Insight to All Things Currency and Treasury Management

At the end of January, I blogged about the yen and the impact of Japan’s competitive devaluation on multinational corporations. We dubbed the last week in January “yen week” because so many companies were being hit so hard. At the time, the yen had depreciated just over 10 percent against the U.S. dollar, and U.S.-based multinationals were appealing to President Obama to “fight back.”

Fast forward about five months: the yen has now depreciated almost 30 percent against the dollar since its slide began. More than half of the companies reporting negative currency impacts in the first quarter faced headwinds from the yen – particularly in the medical equipment & supplies, scientific & technical instruments, and biotechnology & drugs industries.

Abenomics escalates competitive devaluation

The competitive devaluation of the yen began in earnest when Shinzo Abe was elected prime minister at the end of December 2012; he had campaigned on a promise to revitalize the Japanese economy, in part by devaluing the currency. Since Abe’s election, the yen has indeed slid, setting off a competitive devaluation race to the bottom as an increasing number of countries have felt forced to get into the currency war (in order to maintain the relative competitiveness of their exports – as we explain in this blog post).

Beginning in the first quarter of this year Latin American countries – including Venezuela, Brazil, and Argentina – have joined the global currency war, significantly devaluing their own currencies. We will continue to see the impact of competitive devaluation in Latin America on unprepared corporations through the rest of this year and likely into 2014. And as I wrote in last week’s currency war battlefield report, New Zealand, Australia, and South Korea have also taken action to assuage the impact of yen devaluation. As more and more companies join the fray of the global currency war, volatility will continue to increase.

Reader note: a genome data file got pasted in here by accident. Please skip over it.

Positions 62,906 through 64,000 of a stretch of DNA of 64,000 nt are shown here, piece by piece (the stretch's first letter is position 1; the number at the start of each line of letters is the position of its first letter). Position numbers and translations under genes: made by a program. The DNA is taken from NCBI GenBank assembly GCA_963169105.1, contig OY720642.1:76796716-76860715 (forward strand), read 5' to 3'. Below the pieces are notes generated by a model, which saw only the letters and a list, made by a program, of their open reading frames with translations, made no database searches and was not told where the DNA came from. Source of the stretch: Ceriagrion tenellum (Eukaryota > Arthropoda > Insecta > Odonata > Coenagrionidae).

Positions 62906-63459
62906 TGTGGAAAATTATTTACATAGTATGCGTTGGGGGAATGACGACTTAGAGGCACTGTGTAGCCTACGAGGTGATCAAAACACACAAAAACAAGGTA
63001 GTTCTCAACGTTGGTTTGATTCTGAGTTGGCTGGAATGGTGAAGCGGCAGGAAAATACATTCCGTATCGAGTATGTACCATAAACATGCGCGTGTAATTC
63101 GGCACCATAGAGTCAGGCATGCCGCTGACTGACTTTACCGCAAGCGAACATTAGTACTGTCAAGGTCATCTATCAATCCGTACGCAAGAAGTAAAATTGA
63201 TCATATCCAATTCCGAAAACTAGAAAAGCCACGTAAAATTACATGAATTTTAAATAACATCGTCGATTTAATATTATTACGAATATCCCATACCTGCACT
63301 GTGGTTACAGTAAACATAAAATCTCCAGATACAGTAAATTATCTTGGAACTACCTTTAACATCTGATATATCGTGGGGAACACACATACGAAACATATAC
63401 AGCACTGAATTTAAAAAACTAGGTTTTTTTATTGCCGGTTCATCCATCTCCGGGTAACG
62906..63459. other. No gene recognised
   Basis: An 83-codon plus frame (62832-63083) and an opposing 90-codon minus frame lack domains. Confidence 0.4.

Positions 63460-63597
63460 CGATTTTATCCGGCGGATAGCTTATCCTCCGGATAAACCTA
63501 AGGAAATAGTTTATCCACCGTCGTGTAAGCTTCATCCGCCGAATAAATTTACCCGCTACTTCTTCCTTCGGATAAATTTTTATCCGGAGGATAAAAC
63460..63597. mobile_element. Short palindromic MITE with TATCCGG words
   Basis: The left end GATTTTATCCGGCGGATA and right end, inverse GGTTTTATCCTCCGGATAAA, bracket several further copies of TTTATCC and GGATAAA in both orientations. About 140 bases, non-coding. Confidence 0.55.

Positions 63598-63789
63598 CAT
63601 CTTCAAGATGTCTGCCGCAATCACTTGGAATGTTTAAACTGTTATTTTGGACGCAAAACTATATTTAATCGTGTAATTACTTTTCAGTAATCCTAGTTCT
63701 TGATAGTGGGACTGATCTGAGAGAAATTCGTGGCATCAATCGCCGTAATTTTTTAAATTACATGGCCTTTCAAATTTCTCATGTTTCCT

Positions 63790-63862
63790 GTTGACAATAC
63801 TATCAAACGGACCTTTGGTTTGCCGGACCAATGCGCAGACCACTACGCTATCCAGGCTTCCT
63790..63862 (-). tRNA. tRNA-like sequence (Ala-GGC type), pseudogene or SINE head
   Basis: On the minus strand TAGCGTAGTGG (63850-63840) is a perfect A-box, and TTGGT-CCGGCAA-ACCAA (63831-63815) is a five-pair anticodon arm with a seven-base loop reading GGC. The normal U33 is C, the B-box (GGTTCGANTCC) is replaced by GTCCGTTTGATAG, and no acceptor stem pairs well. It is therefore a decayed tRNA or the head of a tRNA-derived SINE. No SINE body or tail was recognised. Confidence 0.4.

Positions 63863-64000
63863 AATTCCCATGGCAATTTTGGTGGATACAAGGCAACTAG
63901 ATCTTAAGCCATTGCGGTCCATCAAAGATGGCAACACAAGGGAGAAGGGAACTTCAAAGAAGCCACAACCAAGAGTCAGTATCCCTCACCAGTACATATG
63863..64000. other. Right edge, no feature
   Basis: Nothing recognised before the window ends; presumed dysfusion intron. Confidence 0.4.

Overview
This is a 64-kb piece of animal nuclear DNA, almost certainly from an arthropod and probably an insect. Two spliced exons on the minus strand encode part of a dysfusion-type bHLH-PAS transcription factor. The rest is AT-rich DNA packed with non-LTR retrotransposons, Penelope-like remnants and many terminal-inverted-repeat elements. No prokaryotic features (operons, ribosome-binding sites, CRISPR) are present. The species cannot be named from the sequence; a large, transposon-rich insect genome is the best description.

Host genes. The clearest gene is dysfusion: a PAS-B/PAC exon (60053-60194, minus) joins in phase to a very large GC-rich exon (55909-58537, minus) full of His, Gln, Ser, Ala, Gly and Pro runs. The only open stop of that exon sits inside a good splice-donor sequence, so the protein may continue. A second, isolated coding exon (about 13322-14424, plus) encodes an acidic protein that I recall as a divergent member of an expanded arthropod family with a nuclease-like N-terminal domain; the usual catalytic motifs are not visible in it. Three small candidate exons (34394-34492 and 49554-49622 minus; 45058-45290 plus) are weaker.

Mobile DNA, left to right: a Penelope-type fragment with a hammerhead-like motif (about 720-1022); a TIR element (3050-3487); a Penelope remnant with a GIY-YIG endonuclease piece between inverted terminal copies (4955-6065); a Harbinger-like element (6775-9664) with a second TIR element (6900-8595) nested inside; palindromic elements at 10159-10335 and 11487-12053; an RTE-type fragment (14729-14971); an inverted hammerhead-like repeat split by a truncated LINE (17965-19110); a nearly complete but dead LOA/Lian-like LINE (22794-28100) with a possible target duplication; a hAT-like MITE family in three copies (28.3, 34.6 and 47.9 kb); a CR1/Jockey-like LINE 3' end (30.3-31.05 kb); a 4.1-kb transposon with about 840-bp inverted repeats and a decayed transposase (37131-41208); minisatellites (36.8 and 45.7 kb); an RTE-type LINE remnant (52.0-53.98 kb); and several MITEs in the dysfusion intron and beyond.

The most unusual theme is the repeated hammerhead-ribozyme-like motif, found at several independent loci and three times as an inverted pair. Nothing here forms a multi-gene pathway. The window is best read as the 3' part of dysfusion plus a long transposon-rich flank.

Corporates: prepare for negative currency impacts to continue

So yen devaluation has significantly impacted corporate financials since the fourth quarter of 2012, and will continue to impact corporates through 2013 and into 2014. And because Abenomics set off a competitive devaluation race to the bottom, corporates are being negatively impacted by currency volatility in other countries as well, including in Latin America.

Combined with an end of quantitative easing in the U.S., devaluation will push the U.S. dollar up against currencies around the world – not only the yen. That means unprepared U.S.-based companies will continue to face revenue losses (dollar up, revenue down).

For investors in U.S. corporations, it is critical to understand that some companies’ earnings per share are being diminished by currency-related losses. These losses can be avoided by using cloud-based technology that helps companies understand where their true exposures lie and manage those risks – across all currency pairs.

So while the yen may be “old news” to some, we are actually not out of the woods yet with regard to the yen. It is and will continue driving competitive devaluation and currency battles around the world.